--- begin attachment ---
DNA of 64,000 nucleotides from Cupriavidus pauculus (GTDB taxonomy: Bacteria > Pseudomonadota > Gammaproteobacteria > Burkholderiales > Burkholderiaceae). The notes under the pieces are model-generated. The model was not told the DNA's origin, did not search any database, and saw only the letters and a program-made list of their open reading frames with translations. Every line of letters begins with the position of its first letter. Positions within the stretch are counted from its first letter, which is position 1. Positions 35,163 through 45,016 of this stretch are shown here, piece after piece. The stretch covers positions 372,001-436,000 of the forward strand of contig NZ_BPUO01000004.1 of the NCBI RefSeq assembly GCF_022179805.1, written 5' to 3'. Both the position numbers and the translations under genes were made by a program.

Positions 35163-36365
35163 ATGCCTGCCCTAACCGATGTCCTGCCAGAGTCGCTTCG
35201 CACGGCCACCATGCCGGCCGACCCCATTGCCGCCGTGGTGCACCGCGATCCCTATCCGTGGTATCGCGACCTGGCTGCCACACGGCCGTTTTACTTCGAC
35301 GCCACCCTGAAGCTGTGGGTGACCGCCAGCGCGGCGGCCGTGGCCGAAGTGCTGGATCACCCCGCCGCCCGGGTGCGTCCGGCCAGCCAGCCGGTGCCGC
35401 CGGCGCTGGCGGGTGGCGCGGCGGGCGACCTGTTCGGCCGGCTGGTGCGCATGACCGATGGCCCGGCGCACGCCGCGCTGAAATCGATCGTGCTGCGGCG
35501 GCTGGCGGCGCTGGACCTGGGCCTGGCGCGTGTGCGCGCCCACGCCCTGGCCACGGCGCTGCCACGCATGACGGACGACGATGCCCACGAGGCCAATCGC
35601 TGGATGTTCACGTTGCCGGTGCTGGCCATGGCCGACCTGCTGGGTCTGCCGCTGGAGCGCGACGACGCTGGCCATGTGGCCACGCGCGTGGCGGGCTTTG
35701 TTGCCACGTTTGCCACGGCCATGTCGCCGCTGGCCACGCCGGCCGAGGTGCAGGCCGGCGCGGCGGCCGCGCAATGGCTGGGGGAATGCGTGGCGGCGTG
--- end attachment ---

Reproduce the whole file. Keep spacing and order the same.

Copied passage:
DNA of 64,000 nucleotides from Cupriavidus pauculus (GTDB taxonomy: Bacteria > Pseudomonadota > Gammaproteobacteria > Burkholderiales > Burkholderiaceae). The notes under the pieces are model-generated. The model was not told the DNA's origin, did not search any database, and saw only the letters and a program-made list of their open reading frames with translations. Every line of letters begins with the position of its first letter. Positions within the stretch are counted from its first letter, which is position 1. Positions 35,163 through 45,016 of this stretch are shown here, piece after piece. The stretch covers positions 372,001-436,000 of the forward strand of contig NZ_BPUO01000004.1 of the NCBI RefSeq assembly GCF_022179805.1, written 5' to 3'. Both the position numbers and the translations under genes were made by a program.

Positions 35163-36365
35163 ATGCCTGCCCTAACCGATGTCCTGCCAGAGTCGCTTCG
35201 CACGGCCACCATGCCGGCCGACCCCATTGCCGCCGTGGTGCACCGCGATCCCTATCCGTGGTATCGCGACCTGGCTGCCACACGGCCGTTTTACTTCGAC
35301 GCCACCCTGAAGCTGTGGGTGACCGCCAGCGCGGCGGCCGTGGCCGAAGTGCTGGATCACCCCGCCGCCCGGGTGCGTCCGGCCAGCCAGCCGGTGCCGC
35401 CGGCGCTGGCGGGTGGCGCGGCGGGCGACCTGTTCGGCCGGCTGGTGCGCATGACCGATGGCCCGGCGCACGCCGCGCTGAAATCGATCGTGCTGCGGCG
35501 GCTGGCGGCGCTGGACCTGGGCCTGGCGCGTGTGCGCGCCCACGCCCTGGCCACGGCGCTGCCACGCATGACGGACGACGATGCCCACGAGGCCAATCGC
35601 TGGATGTTCACGTTGCCGGTGCTGGCCATGGCCGACCTGCTGGGTCTGCCGCTGGAGCGCGACGACGCTGGCCATGTGGCCACGCGCGTGGCGGGCTTTG
35701 TTGCCACGTTTGCCACGGCCATGTCGCCGCTGGCCACGCCGGCCGAGGTGCAGGCCGGCGCGGCGGCCGCGCAATGGCTGGGGGAATGCGTGGCGGCGTG